V is for vicarious liability
Vicarious – adjective: taking place of another as a substitute. In G is for Guilt (bit.ly/2xYegzQ) we noted that Burglar Bill knows immediately that he is guilty of breaking into a property but an employer will be unsure of the guilt of the organisation in failing to prevent an injury until the facts have been considered in more detail.
In British criminal law, the employer has to look at the evidence that all reasonably foreseeable hazards were identified, and that all reasonably practicable controls were put in place. However, in civil law, vicarious liability is strict, with the organisation liable for what is done (or not done) on its behalf by employees.
If the widower of a woman killed by debris falling from a building site seeks compensation, for example, the aim of the law in a civil case is to make sure that the party best able to provide it does so. The insured employer will be better able to compensate the family than the incompetent or careless worker who left the debris in an unsteady state. In a civil case, the responsibility or otherwise of the employer is not a question for discussion since the vicarious liability is strict if three tests can be passed (see diagram below).
Assuming there is evidence that an individual’s act or omission has led to harm, the organisation’s defence rests on showing either that the person who committed the act or omission was not its employee or that the employee was not acting in the course of their employment. Neither of these tests is straightforward.
Considering whether an employment relationship exists with contractors, homeworkers and self-employed service providers has often led to legal argument. Recent “gig economy” cases, such as those brought by individuals against Uber, Deliveroo and Pimlico Plumbers in the UK, show this remains a contentious area. (For more detail see our feature on the gig economy, bit.ly/2ycOBU6)
When a prisoner working for a nominal wage in a prison kitchen negligently dropped a sack on the catering manager, injuring her back, the employer argued that the prisoner was not an employee. On appeal, it was ruled that, although no service contract existed, there was a sufficiently close relationship between the prison and the prisoner’s duties for the employer to be vicariously liable (Cox v Ministry of Justice, 2016).
Was the employee carrying out their duties, but in an unauthorised way?
The test of whether the employee was working in the course of employment has widened over time. In a 19th century case (Joel v Morison, 1834) the judge distinguished between a servant taking a detour while on the master’s business (for which the master would retain vicarious liability) or “on a frolic of his own, without being at all on his master’s business”.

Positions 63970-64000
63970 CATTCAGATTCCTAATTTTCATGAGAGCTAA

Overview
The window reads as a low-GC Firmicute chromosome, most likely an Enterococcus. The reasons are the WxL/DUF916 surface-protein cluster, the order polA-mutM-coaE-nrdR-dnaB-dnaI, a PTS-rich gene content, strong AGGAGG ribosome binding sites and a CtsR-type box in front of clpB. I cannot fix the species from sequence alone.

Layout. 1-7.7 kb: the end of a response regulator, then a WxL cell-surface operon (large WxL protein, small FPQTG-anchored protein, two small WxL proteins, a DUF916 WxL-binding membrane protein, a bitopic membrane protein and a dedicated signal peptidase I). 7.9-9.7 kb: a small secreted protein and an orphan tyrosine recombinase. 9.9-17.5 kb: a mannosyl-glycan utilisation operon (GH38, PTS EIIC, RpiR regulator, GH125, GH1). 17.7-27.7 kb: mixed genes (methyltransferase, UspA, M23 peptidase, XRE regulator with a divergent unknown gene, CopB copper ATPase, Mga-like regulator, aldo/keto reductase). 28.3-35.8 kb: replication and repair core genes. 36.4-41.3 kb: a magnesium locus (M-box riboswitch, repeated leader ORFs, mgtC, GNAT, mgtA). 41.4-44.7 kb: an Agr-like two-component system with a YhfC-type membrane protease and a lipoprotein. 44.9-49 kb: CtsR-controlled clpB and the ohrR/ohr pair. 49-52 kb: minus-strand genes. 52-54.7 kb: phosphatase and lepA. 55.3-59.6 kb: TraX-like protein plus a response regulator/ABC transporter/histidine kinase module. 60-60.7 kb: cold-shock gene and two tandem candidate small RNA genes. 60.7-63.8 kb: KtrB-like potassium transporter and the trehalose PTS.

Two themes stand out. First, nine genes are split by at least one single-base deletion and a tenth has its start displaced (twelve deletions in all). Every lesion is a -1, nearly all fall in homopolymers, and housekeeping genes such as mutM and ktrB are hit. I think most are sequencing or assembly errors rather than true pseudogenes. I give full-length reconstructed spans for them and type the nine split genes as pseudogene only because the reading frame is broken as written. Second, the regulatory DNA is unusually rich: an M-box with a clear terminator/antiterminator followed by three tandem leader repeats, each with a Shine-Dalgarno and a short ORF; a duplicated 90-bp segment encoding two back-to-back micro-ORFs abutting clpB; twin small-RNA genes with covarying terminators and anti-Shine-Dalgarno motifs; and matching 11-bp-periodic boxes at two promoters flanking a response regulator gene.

A strict interpretation might suggest that, unless the harm occurs as a result of some task necessary for the job, the behaviour must be “on a frolic”. However, since this application would leave too many people unprotected from the impact of deliberate acts, the test has become one of finding a connection between the duties and the offence. Was the employee carrying out their duties, but in an unauthorised way, or were they doing something outside their duties? Hence an employer is responsible for the sexual abuse carried out by a warden in a children’s home (Lister v Hesley Hall Ltd, 2001) or the unprovoked attack on a customer by a petrol station employee (Mohamud v WM Morrison Supermarkets plc, 2016).
However, in another case (Graham v Commercial Bodyworks Ltd, 2015) the employer was successful in avoiding a finding of vicarious liability after one employee had “recklessly” sprayed the overalls of the claimant (a co-worker) with a flammable thinning agent they used in the course of their work. The employee then lit a cigarette near the claimant, leading to serious burns. The claimant argued that the employer was vicariously liable because the thinner was used in the course of the employment.
The judgment was that, though this was the case, cigarette lighters were explicitly prohibited and, without the ignition source, there would have been no accident. The behaviour was on a reckless frolic, hence there was no vicarious liability.
Employers might be left confused by these apparently conflicting results. What remains clear is that all reasonable efforts should be made to identify whether employee behaviour – on a detour, on a frolic or in the course of employment – could lead to harm and to adopt measures to manage them.
Bridget Leathley is a freelance health and safety consultant, providing risk management support in facilities, retail and office environments. She delivers face-to-face safety training including IOSH and bespoke courses, and contributes to e-learning courses through evaluations and design work. She has been writing for health and safety publications since 1996.